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Park Factors and the Unbalanced Schedule

Park Factors are one of the more important concepts that the statistical revolution in baseball has given us. Understanding the impact that a given environment has on the game is essential to understanding performance. The numbers are by no means perfect but by using multiple years of data we have a statistical framework to handle the impact of quirks like the Green Monster at Fenway or the bay breezes at AT&T Park. When the Padres target fly ball pitchers or the Yankees lineup skews heavily left-handed, we understand the logic at play.

Often the relationship between a certain player’s performance and their home environment can be extreme. Larry Walker is a notable example since he was part of this last Hall of Fame Ballot and because he hit in possibly the most extreme offensive environment in baseball history. Walker played in the pre-humidor days of Coors field, spending nine and a half of his seventeen seasons with the Rockies at a time when their home park was extremely favorable to hitters As a result, Walker hit .348/.431/.637 at home in his career against 278/.370/.495 on the road. These numbers are often cited when his candidacy is being discussed, sometimes as a point against his enshrinement. More recently, park factors helped free agent Cody Ross cash in. The Arizona Diamondbacks gave Ross a three year/$26M deal following a season where he hit .298/.356/.565 and .232/.294/.390 away from Fenway. Prior to that Green Monster-induced frenzy, Ross had gotten just one year and $3M out of Boston the year before.

In both of the examples above, there is a subtle assumption that the road splits half of the equation is neutral. However, the baseball schedule is not balanced. Teams play their division rivals nearly twice as often as any other team and therefore spend twice the time in their rivals’ home stadiums. Larry Walker did not just play those 81 away games in some neutral stadium every year; he played 44% of those games in the other NL West parks, several of which are very tough places to hit. Cody Ross played 9 games each in the other AL East parks. Is this something we should include in our analysis and projection models or do these differences in road numbers even out, making the assumption of neutrality basically correct?

To answer this question and to better understand the impact of divisional play, I created a number of different "factors" for each team using park factors (care of Fangraphs) by handedness for team’s non-home games as they occur on the current unbalanced schedule. For each team, I created a "road factor" which is the total park factor impact of the team’s road schedule, a "divisional factor" which shows the team’s in-division park factors on the road and combined each team’s divisional factor and home park factors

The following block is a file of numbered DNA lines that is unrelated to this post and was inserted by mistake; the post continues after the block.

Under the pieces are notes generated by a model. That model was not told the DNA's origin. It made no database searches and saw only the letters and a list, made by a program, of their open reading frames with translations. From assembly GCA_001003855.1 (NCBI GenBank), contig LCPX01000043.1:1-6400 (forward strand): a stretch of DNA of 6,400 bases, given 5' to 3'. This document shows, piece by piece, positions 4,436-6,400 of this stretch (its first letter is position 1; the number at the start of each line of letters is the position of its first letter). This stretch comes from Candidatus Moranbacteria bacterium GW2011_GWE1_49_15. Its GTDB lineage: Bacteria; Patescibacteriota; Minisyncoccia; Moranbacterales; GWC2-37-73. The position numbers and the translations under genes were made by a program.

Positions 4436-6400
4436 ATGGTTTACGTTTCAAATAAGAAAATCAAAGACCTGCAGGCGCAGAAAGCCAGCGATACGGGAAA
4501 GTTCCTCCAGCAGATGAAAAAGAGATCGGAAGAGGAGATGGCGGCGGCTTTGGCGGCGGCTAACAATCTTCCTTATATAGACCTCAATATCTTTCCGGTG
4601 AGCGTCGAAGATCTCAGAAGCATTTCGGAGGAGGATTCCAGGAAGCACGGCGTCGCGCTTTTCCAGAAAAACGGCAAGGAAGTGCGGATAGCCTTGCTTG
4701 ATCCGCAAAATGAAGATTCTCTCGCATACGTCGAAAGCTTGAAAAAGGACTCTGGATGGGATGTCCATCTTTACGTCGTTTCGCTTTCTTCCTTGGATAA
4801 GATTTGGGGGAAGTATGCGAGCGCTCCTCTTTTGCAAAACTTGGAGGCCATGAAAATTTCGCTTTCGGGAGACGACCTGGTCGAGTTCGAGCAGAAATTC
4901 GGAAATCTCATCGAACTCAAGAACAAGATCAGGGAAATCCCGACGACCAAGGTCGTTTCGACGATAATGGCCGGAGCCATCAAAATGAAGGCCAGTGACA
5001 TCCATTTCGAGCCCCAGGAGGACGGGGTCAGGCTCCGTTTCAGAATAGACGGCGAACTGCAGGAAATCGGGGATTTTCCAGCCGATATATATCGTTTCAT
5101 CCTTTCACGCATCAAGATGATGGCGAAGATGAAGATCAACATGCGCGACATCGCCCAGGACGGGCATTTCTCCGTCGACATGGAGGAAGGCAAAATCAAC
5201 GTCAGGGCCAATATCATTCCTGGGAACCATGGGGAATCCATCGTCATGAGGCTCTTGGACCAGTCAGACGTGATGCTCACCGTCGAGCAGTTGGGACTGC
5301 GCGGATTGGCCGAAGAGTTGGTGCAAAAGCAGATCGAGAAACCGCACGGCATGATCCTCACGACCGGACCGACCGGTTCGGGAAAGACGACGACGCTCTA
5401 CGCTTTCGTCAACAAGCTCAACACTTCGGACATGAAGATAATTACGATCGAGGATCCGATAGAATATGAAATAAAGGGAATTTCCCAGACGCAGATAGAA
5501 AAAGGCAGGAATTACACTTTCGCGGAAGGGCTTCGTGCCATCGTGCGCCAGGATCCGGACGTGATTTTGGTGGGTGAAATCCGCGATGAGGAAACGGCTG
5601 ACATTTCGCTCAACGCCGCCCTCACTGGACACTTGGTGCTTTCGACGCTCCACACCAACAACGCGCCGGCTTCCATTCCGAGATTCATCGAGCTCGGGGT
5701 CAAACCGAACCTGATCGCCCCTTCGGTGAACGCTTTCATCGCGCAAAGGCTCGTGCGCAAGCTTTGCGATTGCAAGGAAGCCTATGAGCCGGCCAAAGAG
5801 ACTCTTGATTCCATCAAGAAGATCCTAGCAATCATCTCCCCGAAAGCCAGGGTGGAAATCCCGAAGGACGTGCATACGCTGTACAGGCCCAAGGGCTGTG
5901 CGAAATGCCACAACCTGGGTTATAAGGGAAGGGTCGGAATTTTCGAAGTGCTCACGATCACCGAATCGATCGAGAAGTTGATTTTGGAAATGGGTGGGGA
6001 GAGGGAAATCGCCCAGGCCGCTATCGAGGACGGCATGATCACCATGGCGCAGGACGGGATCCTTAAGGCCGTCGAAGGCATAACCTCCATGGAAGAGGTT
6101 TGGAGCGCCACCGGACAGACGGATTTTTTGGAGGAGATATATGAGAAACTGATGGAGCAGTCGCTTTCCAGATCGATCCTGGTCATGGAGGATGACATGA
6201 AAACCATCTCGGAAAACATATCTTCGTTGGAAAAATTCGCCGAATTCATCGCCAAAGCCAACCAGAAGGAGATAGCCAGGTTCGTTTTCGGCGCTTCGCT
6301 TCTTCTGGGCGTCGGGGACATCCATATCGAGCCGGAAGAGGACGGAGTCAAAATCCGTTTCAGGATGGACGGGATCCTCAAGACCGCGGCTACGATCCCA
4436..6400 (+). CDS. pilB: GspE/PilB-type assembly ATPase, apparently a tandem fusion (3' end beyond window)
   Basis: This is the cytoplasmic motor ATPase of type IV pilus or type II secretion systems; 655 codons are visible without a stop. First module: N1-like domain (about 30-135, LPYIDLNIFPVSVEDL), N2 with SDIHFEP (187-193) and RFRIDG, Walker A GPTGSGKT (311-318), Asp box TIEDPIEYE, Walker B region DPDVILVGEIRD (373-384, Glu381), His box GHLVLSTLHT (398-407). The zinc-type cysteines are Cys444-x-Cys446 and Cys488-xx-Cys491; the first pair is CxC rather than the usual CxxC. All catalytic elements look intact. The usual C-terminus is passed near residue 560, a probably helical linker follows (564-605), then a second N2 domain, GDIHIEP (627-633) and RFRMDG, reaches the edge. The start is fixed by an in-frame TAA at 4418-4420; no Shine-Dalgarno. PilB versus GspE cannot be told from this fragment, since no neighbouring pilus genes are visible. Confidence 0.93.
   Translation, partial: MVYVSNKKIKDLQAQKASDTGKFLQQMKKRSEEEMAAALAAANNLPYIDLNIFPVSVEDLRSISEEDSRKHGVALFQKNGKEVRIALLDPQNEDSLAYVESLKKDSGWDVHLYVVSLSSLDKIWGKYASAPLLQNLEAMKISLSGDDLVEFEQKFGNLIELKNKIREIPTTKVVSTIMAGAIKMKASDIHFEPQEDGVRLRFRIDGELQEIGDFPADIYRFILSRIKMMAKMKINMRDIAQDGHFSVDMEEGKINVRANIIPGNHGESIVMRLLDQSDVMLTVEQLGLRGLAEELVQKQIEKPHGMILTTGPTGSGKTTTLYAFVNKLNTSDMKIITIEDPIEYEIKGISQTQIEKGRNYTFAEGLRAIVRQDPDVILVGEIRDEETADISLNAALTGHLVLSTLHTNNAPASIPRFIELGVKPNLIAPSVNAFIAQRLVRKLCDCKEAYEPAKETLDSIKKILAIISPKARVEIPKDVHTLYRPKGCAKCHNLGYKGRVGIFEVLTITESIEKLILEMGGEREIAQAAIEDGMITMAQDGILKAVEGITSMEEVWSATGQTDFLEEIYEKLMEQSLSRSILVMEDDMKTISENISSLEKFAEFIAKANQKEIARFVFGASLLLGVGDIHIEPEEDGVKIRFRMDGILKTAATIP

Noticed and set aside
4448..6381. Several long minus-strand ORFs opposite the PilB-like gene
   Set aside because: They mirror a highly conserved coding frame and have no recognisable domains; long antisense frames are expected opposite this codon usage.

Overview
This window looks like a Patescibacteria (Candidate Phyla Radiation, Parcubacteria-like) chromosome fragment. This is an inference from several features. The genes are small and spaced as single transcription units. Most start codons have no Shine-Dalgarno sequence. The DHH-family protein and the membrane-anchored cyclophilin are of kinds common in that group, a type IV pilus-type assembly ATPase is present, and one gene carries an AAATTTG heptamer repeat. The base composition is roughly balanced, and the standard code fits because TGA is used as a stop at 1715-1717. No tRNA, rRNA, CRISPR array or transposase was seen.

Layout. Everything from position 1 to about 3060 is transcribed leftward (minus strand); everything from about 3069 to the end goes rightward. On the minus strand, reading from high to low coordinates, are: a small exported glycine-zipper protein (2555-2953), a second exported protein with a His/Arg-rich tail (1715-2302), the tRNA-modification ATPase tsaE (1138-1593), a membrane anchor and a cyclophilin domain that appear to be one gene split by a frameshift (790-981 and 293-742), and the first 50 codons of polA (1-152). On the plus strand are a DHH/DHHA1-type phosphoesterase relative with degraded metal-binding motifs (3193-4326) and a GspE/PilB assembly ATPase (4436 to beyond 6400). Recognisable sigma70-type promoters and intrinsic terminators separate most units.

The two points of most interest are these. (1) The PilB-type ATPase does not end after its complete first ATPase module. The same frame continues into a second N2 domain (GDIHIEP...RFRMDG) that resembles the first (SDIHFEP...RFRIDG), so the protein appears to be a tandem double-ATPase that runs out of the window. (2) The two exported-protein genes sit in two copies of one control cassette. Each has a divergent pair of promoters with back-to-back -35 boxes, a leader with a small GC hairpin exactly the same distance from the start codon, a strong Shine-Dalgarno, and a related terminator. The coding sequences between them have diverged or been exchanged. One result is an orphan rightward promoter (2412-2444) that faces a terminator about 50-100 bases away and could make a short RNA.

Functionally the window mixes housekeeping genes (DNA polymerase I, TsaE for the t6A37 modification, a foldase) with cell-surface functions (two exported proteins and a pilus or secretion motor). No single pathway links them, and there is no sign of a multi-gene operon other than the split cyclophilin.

Methodology and Caveats

To calculate these metrics I used as simple a system as possible. I first took the average of each division’s park factors to make a general "divisional factor" for each division. Next, for each team I took the average of the other parks in that team’s division to make team specific "divisional factors," in other words, the divisional factor without the team’s home park. Unless there are new stadiums or structural changes to stadiums, these numbers would remain consistent and exhibit the greatest influence on road numbers.

The next step presents a problem. The schedule teams play in not only unbalanced due to divisional play, but it is also unbalanced with respect to the league play and inter-league play. To calculate the "road factors" here, I use the divisional factors I created in the first step, thus giving equal weight to each non-divisional league team and then, for inter-league play, I simply assume a neutral environment. This means that the numbers here are estimates of a theoretical road factor, and not the road factor for any team in a given season. For example, next season, the Red Sox will play at least three road games against every AL team, but they will play an extra road game in Detroit and in Seattle. It is a small difference and over multiple seasons it will certainly regress toward the road factors presented here, but it is an important distinction. The same caveat goes for inter-league play. In 2013 the Red Sox will play games on the road in Colorado, San Francisco, Los Angeles and Philadelphia, which is a mix of both high and low offensive parks that actually ends up favoring hitters slightly.

The relative importance of those two differences is going to vary depending on specifics and it is certainly worth calculating a road factor based on a specific schedule, but the degree to which these small differences of schedule impact the numbers would only be statistically significant in an extreme case where the few variations all favor one extreme.

The numbers available on Fangraphs are for 2011 and therefore they do not reflect either Marlins Park or the change to the fences at CitiField, making the entire National League a bit murky. It would be a minor footnote if these two parks effects seemed to be neutral in the small sample that we have, but that is absolutely not the case. Marlins Park was extremely unfavorable to home runs and also suppressed doubles. The change at CitiField did boost home runs, but it may have reduced other extra base hits. In both cases, it is too soon to be certain what the long-term factors will be. Given the methodology I used here, this effects the entire National League, so I have calculated both the pre-2012 National League and an alternate based on the less-than-reliable one-year sample for these two parks, which is not specific to handedness.

The data is available here for review and further manipulation, but here are a few of the major takeaways.

Road Splits are not exactly neutral, but the variations in them are small.